Adding a bow drill socket to my belt knife handle

I consider the belt knife to be one of the most important tools you can carry in the bush, if not the most important. With it you can create items for every other need you may have. One of these needs is fire, and some knives are more capable than others, that’s why I carry what I carry.

The other day I decided I wanted to add another capability to my belt knife. I wanted to add a bow drill socket. Bow drill sets consist of five parts; the hearth board, spindle, bearing block, bow and string. The bearing block is pushed downward while the bow spins the spindle into the hearth board, creating friction and dust. This friction produces heat that then is transferred to the dust, causing it to ignite.

It’s this friction that we want to control, ensuring most of the friction is on the bottom of the spindle where it should be, and not being wasted in the bearing block.

When we construct a bow drill set off the landscape, we try to use items for the bearing block that are more resistant to the friction created by the spindle. Rocks, bones, antlers, fat wood, or other hard woods can all work. This of course means you either are carrying these items with you, or plan on scavenging them. For the role that bow drill serves for me, neither of these options is sufficient. Bow drill fire is an emergency skill that I want to have the capability to do in an emergency, not something I plan to do.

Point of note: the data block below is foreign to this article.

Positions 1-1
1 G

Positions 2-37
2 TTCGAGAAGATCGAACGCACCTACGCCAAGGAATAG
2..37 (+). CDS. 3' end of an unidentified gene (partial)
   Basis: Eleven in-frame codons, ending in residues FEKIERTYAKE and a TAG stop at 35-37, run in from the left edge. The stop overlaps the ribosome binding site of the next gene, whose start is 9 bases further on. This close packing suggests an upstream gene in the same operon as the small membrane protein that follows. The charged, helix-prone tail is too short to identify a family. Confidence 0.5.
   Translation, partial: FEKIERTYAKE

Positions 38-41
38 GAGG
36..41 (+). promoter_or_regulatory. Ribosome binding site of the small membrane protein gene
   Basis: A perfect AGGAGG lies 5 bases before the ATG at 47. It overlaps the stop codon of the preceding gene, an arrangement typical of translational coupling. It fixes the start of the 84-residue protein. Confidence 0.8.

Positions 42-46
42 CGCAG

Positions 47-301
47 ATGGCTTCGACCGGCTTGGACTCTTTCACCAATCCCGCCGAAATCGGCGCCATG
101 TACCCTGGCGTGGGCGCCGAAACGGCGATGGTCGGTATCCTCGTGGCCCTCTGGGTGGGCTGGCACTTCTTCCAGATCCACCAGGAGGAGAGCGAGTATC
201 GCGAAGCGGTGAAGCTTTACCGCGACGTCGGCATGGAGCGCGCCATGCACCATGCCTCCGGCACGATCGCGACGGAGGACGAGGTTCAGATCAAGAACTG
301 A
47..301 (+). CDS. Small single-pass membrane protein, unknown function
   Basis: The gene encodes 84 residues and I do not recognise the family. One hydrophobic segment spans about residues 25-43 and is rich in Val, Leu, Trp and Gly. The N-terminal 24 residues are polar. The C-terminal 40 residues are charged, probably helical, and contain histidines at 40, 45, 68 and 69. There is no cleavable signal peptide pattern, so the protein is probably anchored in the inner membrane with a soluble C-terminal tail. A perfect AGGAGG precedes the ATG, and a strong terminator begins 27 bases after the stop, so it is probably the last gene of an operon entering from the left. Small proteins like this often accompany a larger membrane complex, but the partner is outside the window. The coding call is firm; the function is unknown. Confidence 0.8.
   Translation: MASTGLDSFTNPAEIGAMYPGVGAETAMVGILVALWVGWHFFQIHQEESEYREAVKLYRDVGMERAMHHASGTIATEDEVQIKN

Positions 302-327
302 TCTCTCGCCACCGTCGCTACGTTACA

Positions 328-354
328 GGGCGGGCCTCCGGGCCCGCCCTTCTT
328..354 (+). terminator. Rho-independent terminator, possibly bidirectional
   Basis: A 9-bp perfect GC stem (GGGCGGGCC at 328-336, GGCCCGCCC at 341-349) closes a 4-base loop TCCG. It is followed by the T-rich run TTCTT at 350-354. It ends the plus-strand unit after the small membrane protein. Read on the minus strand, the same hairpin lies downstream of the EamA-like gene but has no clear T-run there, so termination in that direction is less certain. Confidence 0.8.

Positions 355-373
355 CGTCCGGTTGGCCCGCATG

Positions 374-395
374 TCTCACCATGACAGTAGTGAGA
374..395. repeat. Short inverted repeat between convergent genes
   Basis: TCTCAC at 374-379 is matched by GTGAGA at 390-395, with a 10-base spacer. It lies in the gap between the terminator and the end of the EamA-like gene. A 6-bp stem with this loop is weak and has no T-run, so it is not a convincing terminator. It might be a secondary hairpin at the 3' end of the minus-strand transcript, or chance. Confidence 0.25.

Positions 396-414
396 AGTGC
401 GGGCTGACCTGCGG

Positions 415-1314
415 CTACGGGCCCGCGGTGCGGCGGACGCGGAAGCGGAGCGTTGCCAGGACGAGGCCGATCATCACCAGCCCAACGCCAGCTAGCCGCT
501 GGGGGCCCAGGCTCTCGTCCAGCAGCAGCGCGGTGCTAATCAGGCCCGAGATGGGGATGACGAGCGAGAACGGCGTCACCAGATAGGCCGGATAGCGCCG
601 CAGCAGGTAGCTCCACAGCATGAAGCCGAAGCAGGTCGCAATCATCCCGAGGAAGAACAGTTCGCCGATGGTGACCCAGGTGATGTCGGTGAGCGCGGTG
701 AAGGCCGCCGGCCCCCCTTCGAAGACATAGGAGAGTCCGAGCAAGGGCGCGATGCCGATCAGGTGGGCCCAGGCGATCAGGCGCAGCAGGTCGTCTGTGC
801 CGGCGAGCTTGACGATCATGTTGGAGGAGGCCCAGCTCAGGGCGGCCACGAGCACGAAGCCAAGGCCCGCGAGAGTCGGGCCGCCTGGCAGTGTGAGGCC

Since I bring other fire starting tools with me, I don’t want to waste extra weight and space bringing bow drill equipment with me. And since it’s a skill I only plan on using in an emergency, it doesn’t make sense to wait and hope to find everything I need.